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SENIOR CITIZENS AND IDENTITY THEFT
Senior citizens are one of the most vulnerable groups to becoming victims of identity theft. This article contains valuable information that will help seniors prevent themselves from becoming sufferers of identity theft by teaching the, how to stop fraud and detect it early when it occurs.

** It was reported by Experian that over 11% of people over the age of 65 reported that some sort of financial information/records were stolen from them last year.

Why are seniors one of the top victims of identity theft?
There are several reasons:
  -- Seniors typically have greater cash reserves and home equity than others.
  -- They are not 'up on the times', leaving them vulnerable to modern scams.
  -- Seniors usually do not obtain a copy of their credit report regularly or monitor their financial accounts.
  -- Assistants and retirement home workers often have access to the personal records of seniors, resulting in them taking advantage of their clients.

What happens when a senior citizen becomes a victim of identity theft?
Identity thieves will empty bank accounts. They will also incur tremendous amounts of credit card debt, apply for loans, refinance their victim's homes, obtain cell phones and/or other services, etc..

How does the crime of identity theft occur?
Identity thieves are extremely aggressive and relentless in their pursuit of personal information. Below are some of the more commonly used tactics.

 

  -- Phone scams This is when thieves will act as a charity, credit card or insurance company, etc.. They will ask for personal information to verify accounts. They will then use this information for their own personal, illegal use.
 -- Dumpster diving This entails going through garbage, looking for personal paperwork.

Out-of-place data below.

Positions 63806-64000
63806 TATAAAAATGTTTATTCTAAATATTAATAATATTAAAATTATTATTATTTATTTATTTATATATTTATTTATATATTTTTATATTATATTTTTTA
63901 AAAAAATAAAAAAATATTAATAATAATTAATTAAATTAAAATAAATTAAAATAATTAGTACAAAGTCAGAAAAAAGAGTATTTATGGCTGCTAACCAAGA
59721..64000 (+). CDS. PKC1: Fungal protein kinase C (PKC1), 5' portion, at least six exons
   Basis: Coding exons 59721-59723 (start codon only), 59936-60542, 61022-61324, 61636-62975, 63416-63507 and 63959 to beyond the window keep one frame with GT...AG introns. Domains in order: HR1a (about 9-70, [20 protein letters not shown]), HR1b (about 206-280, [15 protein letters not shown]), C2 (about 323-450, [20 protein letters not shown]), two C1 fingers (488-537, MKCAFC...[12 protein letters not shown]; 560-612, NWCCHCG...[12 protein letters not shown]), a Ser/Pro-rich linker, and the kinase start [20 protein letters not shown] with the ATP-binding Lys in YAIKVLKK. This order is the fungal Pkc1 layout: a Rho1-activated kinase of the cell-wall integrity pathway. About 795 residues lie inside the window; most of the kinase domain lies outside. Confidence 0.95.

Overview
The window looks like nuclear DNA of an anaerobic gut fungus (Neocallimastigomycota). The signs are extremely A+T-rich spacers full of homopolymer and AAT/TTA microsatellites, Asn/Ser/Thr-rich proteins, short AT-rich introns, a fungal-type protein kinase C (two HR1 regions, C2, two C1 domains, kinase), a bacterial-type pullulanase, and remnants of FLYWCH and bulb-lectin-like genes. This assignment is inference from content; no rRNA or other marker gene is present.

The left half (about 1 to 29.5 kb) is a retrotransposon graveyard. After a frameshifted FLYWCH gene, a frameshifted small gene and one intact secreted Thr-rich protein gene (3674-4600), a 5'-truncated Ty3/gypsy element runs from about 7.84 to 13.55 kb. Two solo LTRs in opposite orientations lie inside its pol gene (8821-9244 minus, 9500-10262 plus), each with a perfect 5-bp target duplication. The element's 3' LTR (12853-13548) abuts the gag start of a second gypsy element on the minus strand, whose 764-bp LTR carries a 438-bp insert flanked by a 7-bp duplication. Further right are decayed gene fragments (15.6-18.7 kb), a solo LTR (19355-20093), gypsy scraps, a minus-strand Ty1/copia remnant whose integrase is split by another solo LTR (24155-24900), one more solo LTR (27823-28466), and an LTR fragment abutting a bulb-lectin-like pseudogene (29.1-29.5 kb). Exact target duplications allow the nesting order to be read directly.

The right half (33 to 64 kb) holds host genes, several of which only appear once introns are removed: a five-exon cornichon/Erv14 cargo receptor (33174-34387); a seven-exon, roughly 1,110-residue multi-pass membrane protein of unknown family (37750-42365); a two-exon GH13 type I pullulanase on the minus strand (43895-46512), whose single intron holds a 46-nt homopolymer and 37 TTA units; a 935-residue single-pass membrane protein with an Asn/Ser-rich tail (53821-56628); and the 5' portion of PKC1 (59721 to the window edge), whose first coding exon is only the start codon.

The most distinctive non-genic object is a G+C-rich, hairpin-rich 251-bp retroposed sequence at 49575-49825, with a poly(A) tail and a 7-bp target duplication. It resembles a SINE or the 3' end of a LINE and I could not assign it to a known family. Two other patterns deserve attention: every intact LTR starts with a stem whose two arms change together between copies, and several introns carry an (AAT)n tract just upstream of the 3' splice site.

-- Record theft When any form of medical, Social Security or other personal records are stolen.
  -- Wallet theft Many seniors carry too much information with them, i.e. Medicare and Social Security cards.
  -- Personal theft When a nurse or other sort of employee, friend or relative steals from your home or has access to compromise accounts.
  -- Internet scams Bogus emails requesting information about personal bank accounts, credit cards, etc..

Preventing identity theft for seniors:
There is no 100% guarantee means for preventing identity theft. Below are some easy tips to follow that will help eliminate your chances for become a victim. In addition to the information below, you should examine the section on preventing identity theft.

  -- Never provide any personal information via a phone call unless you are the one that imitated the call.
  -- Never carry your Medicare or Social Security card with you.
  -- Make you research any charity before making a donation.
  -- Lock-up all sensitive documents in a safe in your house or in a safety-deposit box at your bank.
  -- Use a paper shredder to destroy any mail, paperwork or documents instead of just throwing them in the trash.
  -- Review your credit and financial records frequently. Learn more about the 'importance of getting a copy of your credit report once a year'.

What should I do if I become a victim of identity theft?
You must report the crime immediately. Please visit the section on 'What to do if You Become a Victim of an Identity Thief', to learn more about how you can stop further crime from occurring and reduce the impact of the crime that has already taken place.

Tips On Preventing Identity Theft

The best means for protecting yourself from identity theft is to get a copy of your online credit report regularly.

There are several different credit report options. You can learn more about single credit reports, 3-in-1 credit reports and the credit monitoring program.

Get a copy of your credit report today!


Related Reading for seniors:
It is always very smart that you protect your social security number. Also, there are only a few instances when someone can demand access to your SSN.

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